Updated: March 24, 2014, 3:30 PM ET

Moment Of The Week

Sprint Cup: The risk vs. reward factor was high

By Ed Hinton | ESPN.com

Goodyear told 'em. They listened. Then they went right on doing what Goodyear told 'em not to.

And so, Sunday's Auto Club 400 looked -- looked, mind you -- like the worst tire debacle in a NASCAR race since the 2008 Brickyard 400.

But at the end of the race in Fontana, Calif., two drivers whose teams didn't keep on doing what Goodyear told 'em not to, Kyle Busch and Kyle Larson, finished 1-2.

Who felt robbed of a win? Jimmie Johnson stood first in line. Jeff Gordon was right behind him. Clint Bowyer could make a case. Dale Earnhardt Jr., Brad Keselowski, Carl Edwards and Marcos Ambrose could have joined a class action complaint. All suffered from shredded tires, mostly left side, mostly left rear.

But any judge would have thrown out their case.

To understand why, let's take Sunday's tire issues right into your own driveway. Say for the tires on your car that the manufacturer recommends pressure of 32 pounds per square inch, but you decide the car handles better through corners if you lower the pressure to 19 psi, about 60 percent of what is recommended.

Out on the highway, a tire shreds. You blame the manufacturer. You complain, as Johnson did to Fox reporters after falling out of a nice lead with just seven laps to go, that "something out of our control let us down."

Goodyear Tires
Todd Warshaw/Getty ImagesTires were under serious stress at Fontana, but much of that was due to decisions made by teams.

The hell it was out of your control, even Judge Judy might say. You chose to run 12 pounds of pressure, 60 percent of the 20 pounds Goodyear recommended, and the tire gave up. You abused the tire.

And now you're whining? Get out of my courtroom.

Gordon had a more rational, if not winnable, argument after pitting out of the lead under caution with two laps left to get tires because a vibration told him he needed them.

"I hate Goodyear was not prepared for what happened today," Gordon said.

And that is correct. Goodyear probably should have been prepared for teams running dangerously low pressures against recommendations -- even on the worn surface at Fontana that wears out tires quickly -- because they do it all the time.

For 20 years, teams have lowered tire pressures, at high risk to their drivers, to make their cars handle better. Ernie Irvan was critically injured and his career essentially ruined under such circumstances at Michigan in 1994.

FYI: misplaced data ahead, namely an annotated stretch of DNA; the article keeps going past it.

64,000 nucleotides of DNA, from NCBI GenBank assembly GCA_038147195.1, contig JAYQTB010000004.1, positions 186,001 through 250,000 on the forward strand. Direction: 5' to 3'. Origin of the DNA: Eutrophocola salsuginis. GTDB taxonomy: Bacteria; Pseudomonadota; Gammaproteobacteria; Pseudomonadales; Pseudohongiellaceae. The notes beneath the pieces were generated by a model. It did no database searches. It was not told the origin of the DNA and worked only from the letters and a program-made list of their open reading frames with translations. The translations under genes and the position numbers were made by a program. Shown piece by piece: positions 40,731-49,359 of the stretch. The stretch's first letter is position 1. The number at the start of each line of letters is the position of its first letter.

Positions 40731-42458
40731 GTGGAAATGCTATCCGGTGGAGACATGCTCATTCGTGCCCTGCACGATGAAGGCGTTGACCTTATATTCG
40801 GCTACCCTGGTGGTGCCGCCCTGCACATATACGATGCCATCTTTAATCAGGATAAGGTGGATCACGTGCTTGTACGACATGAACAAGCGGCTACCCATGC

Goodyear caught the blame for the Indianapolis debacle of 2008, when teams couldn't run more than about 10 laps without changing tires, and did penance of massive testing in preparation for the 2009 Brickyard.

But this time, the star witness for the defense after Sunday's mess was winning crew chief Dave Rogers.

Goodyear racing director Greg Stucker wouldn't reveal just how far some teams went below the recommendation of 20 points on the left rear and 22 on the left front.

But Rogers would. "Twelve pounds," he said the ill-fated teams were running. "You put 12 pounds in left sides and you're running 200 miles an hour in California, you might have a left-side tire problem.

"That's awful low. That's dangerous."

Then Rogers glanced at his driver, Kyle Busch, in the winner's interview and said, "I wouldn't do that to you."

Quipped Kyle, "I appreciate that."

Regarding the entire race, "I don't think we had any tire issues today," Busch said.

"I think we lacked some speed on the stopwatch," Rogers said, "and I was pretty confident that I could drop left-side pressure and pick some of that speed up … but it just wasn't worth it. It wasn't worth putting the car in jeopardy, putting Kyle in jeopardy."

California native Larson, who dazzled a sellout crowd by going from ninth to second during a green-white-checkered finish, said his team "didn't have any tire issues the whole race. [After] every pit stop, my crew chief would tell me my tires were great."

Seeing the tires shredding all around them, both the Busch and Larson teams took four tires under the final caution, even for the two laps of G-W-C. Kurt Busch, Kyle's older brother, and his teammate Tony Stewart got out of the pits first by taking only two tires each.

But once the green flag flew, the two Kyles were on the leaders and blew into the first two positions off the second turn on the final lap.

Kurt Busch, who wound up third, said his team got the message after blowing a tire in practice Saturday and went "into a conservative approach overnight."

Kurt added, taking into account new technical regulations this year: "We have faster cars, more downforce, and NASCAR is allowing us to put whatever camber [essentially the angle of the wheels against the axles] we want into the cars. …

"And therefore it's up to the team's discretion if you're going to have a problem or not."

Case dismissed.

Kyle Busch Breaks Down His Win

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